Rogers, L. (2011). A Brief History of Time Measurement. [Online] . Available at: [Accessed 10th November 2017]. (No Date). Time Zone History of the United Kingdom. [Online] Available at: [Accessed 11th November 2017].

Profound Understanding of Fundamental Mathematics

If someone asked me two months ago what ‘profound understanding of fundamental mathematics’ was, all I could tell you it was something to do with maths. PUFM sounds very confusing and complicated, when in fact it is quite the opposite. Over the course of this module, my understanding of this statement has developed greatly, and I now feel much more confident in my abilities of teaching in a classroom setting.

Ma (2010) defines PUFM as “an understanding of the terrain of fundamental mathematics that Is deep, broad and thorough.” There are four principles in teaching and learning that represent a teachers understanding of fundamental maths in the classroom: interconnectedness, multiple perspectives, basic ideas and longitudinal coherence.

Interconnectedness – 

Ma (2010) defines interconnectedness as when “a teacher with PUFM has a general intention to make connections among mathematical concepts and procedures.” Interconnectedness occurs when the learner is trying to make a connection between the mathematical concepts and procedures. Here, it is the teachers job to stop the learning from being fragmented, and help the students to develop the ability to make links between underlying mathematical concepts, and showing how maths topics rely on each other.

Multiple Perspectives –

“Those who have achieved PUFM appreciate different facets of an idea and various approaches to a solution, as well as their advantages and disadvantages” (Ma, 2010). Multiple perspectives is when a learner can approach mathematical problems in many ways, as they understand the various perspectives when taking on a maths questions, and are able to look at the pros and cons of the different viewpoints. It is the teachers job to provide opportunities for the learners to be able to think flexibly about the thinking and understanding of different concepts in maths.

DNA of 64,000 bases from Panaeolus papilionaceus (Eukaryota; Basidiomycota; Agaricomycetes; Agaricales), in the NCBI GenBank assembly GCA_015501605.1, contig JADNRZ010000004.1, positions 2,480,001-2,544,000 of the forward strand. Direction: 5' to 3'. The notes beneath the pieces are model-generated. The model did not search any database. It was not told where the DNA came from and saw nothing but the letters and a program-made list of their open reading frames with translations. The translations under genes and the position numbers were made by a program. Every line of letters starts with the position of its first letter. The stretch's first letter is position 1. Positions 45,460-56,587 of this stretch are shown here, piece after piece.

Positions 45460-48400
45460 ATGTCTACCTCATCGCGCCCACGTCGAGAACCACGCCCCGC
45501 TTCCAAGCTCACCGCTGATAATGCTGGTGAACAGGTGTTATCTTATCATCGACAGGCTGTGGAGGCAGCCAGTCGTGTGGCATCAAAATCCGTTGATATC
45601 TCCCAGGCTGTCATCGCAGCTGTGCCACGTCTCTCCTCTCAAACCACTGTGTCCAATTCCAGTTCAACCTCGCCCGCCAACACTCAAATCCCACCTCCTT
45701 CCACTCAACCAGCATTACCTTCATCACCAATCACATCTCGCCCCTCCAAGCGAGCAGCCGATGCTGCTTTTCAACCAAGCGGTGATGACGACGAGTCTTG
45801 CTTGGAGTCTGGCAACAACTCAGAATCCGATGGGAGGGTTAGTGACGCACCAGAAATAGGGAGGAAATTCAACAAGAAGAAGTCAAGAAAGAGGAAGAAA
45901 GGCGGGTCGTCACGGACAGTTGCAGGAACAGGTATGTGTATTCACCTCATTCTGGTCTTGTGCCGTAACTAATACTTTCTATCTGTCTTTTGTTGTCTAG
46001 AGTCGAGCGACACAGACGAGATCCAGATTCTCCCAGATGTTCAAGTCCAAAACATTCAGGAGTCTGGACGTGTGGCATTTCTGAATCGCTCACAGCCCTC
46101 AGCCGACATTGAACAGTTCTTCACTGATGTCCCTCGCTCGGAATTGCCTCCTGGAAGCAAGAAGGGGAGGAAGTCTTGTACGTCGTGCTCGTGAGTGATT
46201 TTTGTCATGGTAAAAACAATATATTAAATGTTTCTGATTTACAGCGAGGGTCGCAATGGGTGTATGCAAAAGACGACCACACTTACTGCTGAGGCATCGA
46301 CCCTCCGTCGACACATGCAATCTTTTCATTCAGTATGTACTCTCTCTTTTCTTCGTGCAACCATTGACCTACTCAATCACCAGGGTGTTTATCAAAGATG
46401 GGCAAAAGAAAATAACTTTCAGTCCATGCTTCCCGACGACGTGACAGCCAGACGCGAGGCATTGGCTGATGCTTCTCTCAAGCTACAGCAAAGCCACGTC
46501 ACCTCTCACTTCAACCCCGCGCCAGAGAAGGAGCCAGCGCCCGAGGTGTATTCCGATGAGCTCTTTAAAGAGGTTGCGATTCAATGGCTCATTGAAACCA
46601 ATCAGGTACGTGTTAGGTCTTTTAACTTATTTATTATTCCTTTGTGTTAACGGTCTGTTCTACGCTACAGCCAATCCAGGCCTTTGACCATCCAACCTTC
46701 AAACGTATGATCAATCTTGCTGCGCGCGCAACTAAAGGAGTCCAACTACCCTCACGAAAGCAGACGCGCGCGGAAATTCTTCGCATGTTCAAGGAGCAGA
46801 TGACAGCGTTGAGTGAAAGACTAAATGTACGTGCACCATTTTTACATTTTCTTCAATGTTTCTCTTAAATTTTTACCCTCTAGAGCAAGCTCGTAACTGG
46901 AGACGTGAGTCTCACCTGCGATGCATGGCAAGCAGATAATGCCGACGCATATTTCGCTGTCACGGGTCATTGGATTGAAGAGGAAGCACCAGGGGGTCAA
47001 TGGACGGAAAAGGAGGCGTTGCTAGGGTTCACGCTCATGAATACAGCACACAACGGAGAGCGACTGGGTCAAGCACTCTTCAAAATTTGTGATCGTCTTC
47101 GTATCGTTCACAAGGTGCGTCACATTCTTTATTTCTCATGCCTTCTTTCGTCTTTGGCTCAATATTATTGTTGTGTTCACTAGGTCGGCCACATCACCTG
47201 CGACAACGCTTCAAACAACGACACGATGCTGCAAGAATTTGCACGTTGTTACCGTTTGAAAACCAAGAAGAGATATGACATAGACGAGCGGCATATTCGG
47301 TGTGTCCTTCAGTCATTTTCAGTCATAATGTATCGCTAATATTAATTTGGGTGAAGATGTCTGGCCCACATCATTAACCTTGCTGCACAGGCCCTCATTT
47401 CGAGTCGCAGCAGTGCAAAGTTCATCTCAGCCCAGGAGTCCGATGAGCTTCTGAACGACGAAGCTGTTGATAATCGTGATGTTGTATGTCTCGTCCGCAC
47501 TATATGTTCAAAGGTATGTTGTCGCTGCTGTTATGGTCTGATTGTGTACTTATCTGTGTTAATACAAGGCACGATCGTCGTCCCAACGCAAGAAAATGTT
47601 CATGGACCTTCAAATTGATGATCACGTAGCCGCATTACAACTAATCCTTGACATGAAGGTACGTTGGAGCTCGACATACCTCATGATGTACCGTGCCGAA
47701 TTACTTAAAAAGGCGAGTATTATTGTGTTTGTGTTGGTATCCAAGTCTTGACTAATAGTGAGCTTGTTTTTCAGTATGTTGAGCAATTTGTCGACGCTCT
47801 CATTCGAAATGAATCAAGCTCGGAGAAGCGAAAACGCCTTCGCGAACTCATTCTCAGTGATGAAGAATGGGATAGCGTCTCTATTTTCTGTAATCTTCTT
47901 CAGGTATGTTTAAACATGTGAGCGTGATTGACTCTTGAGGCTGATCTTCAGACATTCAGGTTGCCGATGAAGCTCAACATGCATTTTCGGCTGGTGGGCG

Basic Ideas –

MA (2010) says that “teachers with PUFM display mathematical attitudes and are particularly aware of the ‘Simple but powerful basic concepts of mathematics’ (e.g. the idea of an equation.”  Basic ideas is a way of thinking about maths in terms of equations. Ma (2010) has suggested that learners should be guided to conduct ‘real’ maths activities rather than just approaching the problem when practising the property of basic ideas. If a teacher is implementing this principle effectively, then they will not only be motivating the learner to approach the maths problems, but will also be providing a guide to for the learners to help them understand the maths themselves.

Longitudinal Coherence –

“Teachers with PUFM are not limited to the knowledge that should be taught in a certain grade; rather they have achieved a fundamental understanding of the whole elementary mathematics curriculum” (Ma, 2010). Longitudinal coherence is when a learner recognises that each basic idea builds on each other. When a learner does not have a limit of knowledge, it is impossible to identify the level or stage that a learner is working at in maths. the learner has instead achieved a holistic understanding of maths (fundamental). A teacher who has a profound understanding of maths is one who can identify the learning that has previously been obtained. The teacher will then lay the fundamental maths as a foundation for learning later on (Ma, 2010).

The four principles are vital to having a deep understanding of maths, especially when teaching the subject. I will make sure I have PUFM before I begin teaching mathematics, as without it, I cannot teach the subject as in depth and as thoroughly as possible.


Ma, L. (2010). Knowing and Teaching Elementary Mathematics. New York: Routledge.

Maths, Play and Stories

How could maths, play and stories intertwine? How could a child possibly be learning maths whilst playing with their friends, or getting read their bed time story? Maths is all around us, even where we least expect it.